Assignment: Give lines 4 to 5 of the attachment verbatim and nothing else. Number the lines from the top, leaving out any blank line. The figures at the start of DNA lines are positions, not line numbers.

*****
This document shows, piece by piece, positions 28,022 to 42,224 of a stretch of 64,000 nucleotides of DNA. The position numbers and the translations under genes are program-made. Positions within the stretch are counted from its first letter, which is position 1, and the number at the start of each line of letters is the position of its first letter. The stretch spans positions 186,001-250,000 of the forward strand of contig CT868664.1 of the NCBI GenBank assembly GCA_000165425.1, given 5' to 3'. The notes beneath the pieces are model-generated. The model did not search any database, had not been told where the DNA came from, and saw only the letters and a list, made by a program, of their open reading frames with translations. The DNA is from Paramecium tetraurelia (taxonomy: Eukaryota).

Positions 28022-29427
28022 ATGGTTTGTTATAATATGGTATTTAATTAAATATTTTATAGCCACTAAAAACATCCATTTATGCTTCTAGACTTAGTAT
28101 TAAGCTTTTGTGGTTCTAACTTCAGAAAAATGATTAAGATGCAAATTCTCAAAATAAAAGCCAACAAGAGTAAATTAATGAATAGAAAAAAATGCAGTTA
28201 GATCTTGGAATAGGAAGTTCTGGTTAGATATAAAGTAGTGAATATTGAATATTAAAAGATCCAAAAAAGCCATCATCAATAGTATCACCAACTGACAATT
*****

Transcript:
28101 TAAGCTTTTGTGGTTCTAACTTCAGAAAAATGATTAAGATGCAAATTCTCAAAATAAAAGCCAACAAGAGTAAATTAATGAATAGAAAAAAATGCAGTTA
28201 GATCTTGGAATAGGAAGTTCTGGTTAGATATAAAGTAGTGAATATTGAATATTAAAAGATCCAAAAAAGCCATCATCAATAGTATCACCAACTGACAATT